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Flex Mentallo, Man of Muscle Mystery (The Hypersigil Trilogy #2)

4.13 of 5 stars 4.13  ·  rating details  ·  1,988 ratings  ·  172 reviews
Collected for the first time, an early classic from the ALL-STAR SUPERMAN team of Grant Morrison and Frank Quitely, newly re-coloured.
Once he was Hero of the Beach... and of the Doom Patrol. Now Flex Mentallo, the Man of Muscle Mystery, returns to investigate the sinister dealings of his former comrade, The Fact, and a mysterious rock star whose connection to Flex may hold
Paperback, 112 pages
Published April 4th 2012 by Vertigo (first published January 1st 2002)
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mark monday
who is this "Man of Muscle Mystery" - and when he flexes, does he change reality? what is reality? can you show me?

 photo flex-again_zps1e77eebf.jpg

what is a superhero? what is a person? what is a figment of the imagination if that figment is the projection of all we could be, all we can aspire to, all we can fail at, all that exists beyond our understanding? what is a jack-off fantasy template and what is a series of familiar moving images that provide us some small, temporary moments of comfort or satisfaction?

 photo FM1P13_zps79b1382e.jpg

can you be a
More than a review, this is my attempt to rationalize Grant Morrison's script of Flex Mentallo, so it's probably doomed to fail. This is not a resume of the plot of the comic page by page, but a post-construction I have dared to elaborate after reading the story three or four times, in different directions and from different angles. In my view, there is no other way to approach this work, due to the convoluted nature of the story.

Compared to Morrison's script, David Lynch's "Inland Empire" is p
Sam Quixote
A pop singer tries to commit suicide by overdosing on pills, meanwhile talking to the Samaritans on his Stingeray phone while waiting for death; a fictional golden age superhero called Flex Mentallo is out to find his long lost sidekick "the Fact" while saving the world; and reality and fictional, hyper-reality (remember you're reading Grant Morrison) collide as people and superheroes find out a deeper truth about the cosmos. Muscle mystery indeed!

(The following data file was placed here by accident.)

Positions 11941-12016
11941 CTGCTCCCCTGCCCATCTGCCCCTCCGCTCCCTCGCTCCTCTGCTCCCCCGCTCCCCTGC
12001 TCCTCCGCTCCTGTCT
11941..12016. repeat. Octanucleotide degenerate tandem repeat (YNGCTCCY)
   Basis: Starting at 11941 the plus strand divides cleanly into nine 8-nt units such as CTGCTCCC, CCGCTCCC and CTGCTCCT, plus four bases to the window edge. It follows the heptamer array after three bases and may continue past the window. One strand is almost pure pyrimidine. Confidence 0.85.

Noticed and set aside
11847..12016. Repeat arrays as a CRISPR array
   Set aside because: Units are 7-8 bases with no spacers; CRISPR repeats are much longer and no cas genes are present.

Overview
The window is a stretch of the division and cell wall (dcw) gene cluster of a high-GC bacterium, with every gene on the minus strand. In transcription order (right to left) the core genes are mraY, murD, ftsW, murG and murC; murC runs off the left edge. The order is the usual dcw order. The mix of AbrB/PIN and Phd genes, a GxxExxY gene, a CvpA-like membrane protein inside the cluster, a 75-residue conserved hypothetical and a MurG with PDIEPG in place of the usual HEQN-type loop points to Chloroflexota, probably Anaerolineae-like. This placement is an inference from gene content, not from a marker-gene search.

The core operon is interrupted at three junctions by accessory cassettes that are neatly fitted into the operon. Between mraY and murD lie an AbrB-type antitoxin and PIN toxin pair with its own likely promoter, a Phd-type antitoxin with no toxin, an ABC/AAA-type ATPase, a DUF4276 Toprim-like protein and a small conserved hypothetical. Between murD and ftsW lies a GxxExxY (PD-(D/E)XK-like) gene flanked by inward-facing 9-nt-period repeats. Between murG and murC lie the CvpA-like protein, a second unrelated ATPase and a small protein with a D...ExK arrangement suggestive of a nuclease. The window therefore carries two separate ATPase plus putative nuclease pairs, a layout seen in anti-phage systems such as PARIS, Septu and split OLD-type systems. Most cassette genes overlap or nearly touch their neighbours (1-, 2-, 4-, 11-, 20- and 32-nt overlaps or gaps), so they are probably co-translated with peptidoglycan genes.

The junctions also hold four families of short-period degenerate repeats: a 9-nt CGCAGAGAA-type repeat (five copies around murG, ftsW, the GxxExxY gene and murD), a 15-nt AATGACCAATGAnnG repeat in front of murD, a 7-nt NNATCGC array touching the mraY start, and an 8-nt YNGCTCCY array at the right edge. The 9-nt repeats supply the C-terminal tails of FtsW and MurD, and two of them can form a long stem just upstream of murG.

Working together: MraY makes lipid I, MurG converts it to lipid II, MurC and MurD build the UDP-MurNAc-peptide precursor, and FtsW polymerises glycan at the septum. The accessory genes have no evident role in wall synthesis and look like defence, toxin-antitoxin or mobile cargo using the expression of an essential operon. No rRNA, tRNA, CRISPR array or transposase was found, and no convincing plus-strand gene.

Having recently read Morrison's nonfiction book
La Mala  ✌
"I've got a theory about comics, right? It all started back in the '30s and '40s..yeah. They called it the Golden Age (...) It was pretty simple then--Musclemen in costumes, idealized masculine figures (...) Homerotic wish-fullfillment...Then came the Silver Age, when superheroes were reinvented and that's when it started to go a it weird..."


Cuatro estrellas en esta reacción tras la primera lectura. En el futuro, seguramente volveré a leerlo

Es de esos comics que hay que releer para terminar de
Neon Snake
Worth more stars than will ever be available, this is the one; one of the most cogent and concise manifestos for living in the present that has ever been written (and so has been out of print for years, naturally).

The world is collapsing, global warming will destroy our future, religious fanatics will destroy our cities, capitalism and communism will destroy our economies, the oil shortage and water shortage will collapse the globe, bird flu will ravage our health and the despair of existence wi
Flex Mentallo: Man of Muscle Mystery is a book I've waited for for too long. The original mini-series, an unlikely spin-off centered on a minor character from the Doom Patrol, aired sometime in the late '90s. I was lucky enough to get all four issues of this incredible comic, but I'm overjoyed to see a hardbound edition of this underread series. It would have been out a lot sooner, but Charles Atlas sued, and even though you can't claim copyright protection against a parody, DC backed off. Obvio ...more
Zack Zildjan
4.5, 4.6...wait, 4.65 stars.

If you've taken certain psychedelic drugs, you kinda know what it's like when reading some of Grant Morrison's stranger stuff. "Does he have stuff that ISN'T strange?" you might ask yourself. No, no I guess he doesn't, but Flex Mentallo is among the strangest of the strange. Having come from the pages of Morrison's run on Doom Patrol, this is no surprise...however, this Flex mini-series takes it even further.

It's a comic book about, well, comic books. Sure
Keith Davis
"They bypassed the death of their reality by becoming fictional in ours" "We can save the world ... if I can just remember my magic word"

Flex Mentallo may not be Grant Morrison's best graphic novel, but it is the key to understanding the more cryptic and abstruse elements of his other work. So many of the themes that Morrison revisits again and again in works like Invisibles, the Filth, Marvel Boy, Final Crisis, even JLA and All-Star Superman, appear in Flex Mentallo in their most concise and I
Anthony Mathenia
Pop-star Wallace Sage may have taken a bottle of paracetamol or they may have been M&M's. He may or not be dying. Either way his mind is screwed. He lays down in an alley and phones a suicide hotline, not for help, but to talk about his life and comics and his life in comics. The four-page mini-series constitutes his ramblings that weave in and out of a story about a superhero he created named Flex Mentallo. The narrative is a surreal dose of metafiction peeking at how fiction invades our ow ...more